This species is omnivorous, feeding on aquatic crustaceans, insects, worms, aquatic plants, algae and seeds (2). Its feeding technique, of grubbing around in the sediment and straining food from the mud, has caused problems in areas where the carp has been introduced. As well as uprooting submerged vegetation, it also increases the cloudiness of the water, which can have detrimental effects on native wildlife (2) (6).
In temperate waters, spawning take place during the summer in patches of weeds. A number of males pursue spawning females in the race to fertilise the eggs as they are shed into the water. The sticky yellowish coloured eggs attach to vegetation, and are not guarded by the parents (2). A typical female can lay over a million eggs in one breeding season (2).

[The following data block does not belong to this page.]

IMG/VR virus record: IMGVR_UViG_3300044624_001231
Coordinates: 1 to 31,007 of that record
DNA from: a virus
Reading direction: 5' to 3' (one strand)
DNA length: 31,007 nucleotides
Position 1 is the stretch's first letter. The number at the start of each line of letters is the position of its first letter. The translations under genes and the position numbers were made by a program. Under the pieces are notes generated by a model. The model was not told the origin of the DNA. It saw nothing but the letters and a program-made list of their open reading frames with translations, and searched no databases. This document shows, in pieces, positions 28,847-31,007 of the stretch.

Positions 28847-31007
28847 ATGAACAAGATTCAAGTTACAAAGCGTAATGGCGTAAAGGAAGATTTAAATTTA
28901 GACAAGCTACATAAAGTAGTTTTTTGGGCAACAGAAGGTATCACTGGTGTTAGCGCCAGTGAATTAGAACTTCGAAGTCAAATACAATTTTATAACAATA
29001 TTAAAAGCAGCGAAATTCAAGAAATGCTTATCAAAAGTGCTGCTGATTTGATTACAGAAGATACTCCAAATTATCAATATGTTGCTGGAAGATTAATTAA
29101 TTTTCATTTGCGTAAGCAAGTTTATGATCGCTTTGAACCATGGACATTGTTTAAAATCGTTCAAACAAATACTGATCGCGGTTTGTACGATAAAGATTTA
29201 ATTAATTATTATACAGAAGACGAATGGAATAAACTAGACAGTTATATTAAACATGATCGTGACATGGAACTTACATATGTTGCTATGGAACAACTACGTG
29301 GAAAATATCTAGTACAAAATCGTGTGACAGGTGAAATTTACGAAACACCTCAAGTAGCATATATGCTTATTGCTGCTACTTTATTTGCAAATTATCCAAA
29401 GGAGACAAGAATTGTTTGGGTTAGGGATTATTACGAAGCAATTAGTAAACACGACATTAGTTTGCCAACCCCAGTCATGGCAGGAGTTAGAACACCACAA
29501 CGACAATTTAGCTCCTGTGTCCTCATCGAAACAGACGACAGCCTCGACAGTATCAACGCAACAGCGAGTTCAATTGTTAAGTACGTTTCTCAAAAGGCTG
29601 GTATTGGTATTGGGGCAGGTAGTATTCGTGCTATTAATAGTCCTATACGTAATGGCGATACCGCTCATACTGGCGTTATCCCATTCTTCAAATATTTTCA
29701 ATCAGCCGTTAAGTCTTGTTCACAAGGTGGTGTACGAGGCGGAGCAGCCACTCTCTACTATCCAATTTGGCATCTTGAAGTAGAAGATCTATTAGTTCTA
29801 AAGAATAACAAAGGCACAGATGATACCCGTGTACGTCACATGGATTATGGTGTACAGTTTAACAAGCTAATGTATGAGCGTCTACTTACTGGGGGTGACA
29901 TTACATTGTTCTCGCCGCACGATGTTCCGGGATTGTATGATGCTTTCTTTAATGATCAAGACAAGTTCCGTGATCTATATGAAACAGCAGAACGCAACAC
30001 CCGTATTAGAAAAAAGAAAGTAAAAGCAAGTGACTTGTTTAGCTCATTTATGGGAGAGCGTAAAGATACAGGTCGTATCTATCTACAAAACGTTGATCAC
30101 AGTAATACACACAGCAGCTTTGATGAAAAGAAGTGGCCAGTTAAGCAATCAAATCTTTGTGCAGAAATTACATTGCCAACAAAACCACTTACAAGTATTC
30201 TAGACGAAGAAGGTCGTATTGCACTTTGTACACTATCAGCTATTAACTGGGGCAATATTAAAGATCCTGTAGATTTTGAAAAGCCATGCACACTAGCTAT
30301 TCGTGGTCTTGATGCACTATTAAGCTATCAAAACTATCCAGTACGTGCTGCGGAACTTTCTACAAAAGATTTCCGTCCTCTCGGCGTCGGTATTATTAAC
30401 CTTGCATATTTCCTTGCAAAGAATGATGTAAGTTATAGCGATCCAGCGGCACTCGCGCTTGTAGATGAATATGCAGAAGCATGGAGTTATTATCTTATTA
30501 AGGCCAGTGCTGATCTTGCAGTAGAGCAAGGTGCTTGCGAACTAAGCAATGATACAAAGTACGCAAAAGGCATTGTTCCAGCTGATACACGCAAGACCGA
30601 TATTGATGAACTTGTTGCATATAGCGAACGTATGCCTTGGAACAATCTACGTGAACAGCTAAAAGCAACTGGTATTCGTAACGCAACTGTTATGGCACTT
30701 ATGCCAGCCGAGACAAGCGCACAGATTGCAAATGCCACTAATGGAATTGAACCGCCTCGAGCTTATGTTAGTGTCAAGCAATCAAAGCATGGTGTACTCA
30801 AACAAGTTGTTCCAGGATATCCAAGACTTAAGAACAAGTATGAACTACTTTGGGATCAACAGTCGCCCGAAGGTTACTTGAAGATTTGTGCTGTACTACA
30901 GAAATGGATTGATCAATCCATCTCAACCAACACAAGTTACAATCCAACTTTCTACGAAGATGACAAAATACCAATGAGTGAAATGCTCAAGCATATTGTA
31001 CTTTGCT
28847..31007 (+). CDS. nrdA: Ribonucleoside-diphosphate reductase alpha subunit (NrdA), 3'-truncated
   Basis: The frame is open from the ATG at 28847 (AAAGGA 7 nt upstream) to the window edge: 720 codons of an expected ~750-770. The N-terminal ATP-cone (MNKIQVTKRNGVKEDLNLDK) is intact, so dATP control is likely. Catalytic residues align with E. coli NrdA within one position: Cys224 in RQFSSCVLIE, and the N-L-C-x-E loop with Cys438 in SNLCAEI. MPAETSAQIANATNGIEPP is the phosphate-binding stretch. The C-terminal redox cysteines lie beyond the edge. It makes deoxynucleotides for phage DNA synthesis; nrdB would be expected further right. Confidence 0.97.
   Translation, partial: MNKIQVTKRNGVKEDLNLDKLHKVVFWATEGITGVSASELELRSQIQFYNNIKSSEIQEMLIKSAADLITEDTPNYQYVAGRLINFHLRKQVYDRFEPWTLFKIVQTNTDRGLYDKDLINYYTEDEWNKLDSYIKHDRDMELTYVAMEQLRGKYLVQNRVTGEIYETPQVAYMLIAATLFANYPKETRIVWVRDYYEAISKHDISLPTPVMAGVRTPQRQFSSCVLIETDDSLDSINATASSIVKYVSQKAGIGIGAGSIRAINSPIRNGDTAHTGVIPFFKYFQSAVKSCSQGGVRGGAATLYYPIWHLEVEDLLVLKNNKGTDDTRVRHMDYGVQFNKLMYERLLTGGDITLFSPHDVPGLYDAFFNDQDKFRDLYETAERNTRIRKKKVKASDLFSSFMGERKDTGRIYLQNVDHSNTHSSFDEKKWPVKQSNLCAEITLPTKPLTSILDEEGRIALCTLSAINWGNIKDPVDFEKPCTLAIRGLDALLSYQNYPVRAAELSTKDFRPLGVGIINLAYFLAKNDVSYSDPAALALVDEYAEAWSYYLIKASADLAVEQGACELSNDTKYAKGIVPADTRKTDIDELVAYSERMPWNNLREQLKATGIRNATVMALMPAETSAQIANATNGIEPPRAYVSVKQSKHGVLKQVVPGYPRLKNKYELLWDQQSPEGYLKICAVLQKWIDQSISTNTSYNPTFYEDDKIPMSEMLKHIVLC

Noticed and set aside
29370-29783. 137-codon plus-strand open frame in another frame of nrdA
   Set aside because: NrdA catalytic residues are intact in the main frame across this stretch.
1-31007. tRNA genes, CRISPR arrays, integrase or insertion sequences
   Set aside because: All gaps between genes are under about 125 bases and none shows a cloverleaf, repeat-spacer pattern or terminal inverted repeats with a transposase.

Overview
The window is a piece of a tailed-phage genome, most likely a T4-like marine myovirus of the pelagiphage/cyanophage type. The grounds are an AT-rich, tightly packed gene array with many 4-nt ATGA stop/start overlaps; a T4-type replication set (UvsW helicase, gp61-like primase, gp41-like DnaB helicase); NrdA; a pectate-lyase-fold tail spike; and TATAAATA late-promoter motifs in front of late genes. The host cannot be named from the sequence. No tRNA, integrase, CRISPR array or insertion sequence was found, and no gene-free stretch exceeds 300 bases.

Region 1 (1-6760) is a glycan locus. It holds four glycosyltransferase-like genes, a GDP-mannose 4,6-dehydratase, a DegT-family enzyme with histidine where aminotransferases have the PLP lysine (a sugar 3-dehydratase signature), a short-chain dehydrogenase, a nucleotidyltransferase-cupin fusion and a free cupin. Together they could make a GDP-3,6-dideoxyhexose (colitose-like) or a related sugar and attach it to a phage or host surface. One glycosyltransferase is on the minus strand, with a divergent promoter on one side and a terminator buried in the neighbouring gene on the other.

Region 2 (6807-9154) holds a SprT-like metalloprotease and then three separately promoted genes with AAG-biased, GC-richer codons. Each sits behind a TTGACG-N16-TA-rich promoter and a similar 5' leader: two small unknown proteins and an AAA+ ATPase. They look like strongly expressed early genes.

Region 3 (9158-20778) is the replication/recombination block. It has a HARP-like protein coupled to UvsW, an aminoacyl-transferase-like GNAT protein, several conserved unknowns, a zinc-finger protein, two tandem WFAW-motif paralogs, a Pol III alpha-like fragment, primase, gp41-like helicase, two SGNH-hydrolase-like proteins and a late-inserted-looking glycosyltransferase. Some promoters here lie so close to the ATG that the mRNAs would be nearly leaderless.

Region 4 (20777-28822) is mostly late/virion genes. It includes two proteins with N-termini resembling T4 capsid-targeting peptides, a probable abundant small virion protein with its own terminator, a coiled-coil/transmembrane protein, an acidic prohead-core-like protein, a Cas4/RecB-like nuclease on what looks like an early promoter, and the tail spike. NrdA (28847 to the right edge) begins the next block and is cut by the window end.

By gulping air at the surface, the carp is able to tolerate periods when oxygen levels in the water fall (2). In winter, individuals go into deeper waters which tends to be somewhat warmer than shallow water (2).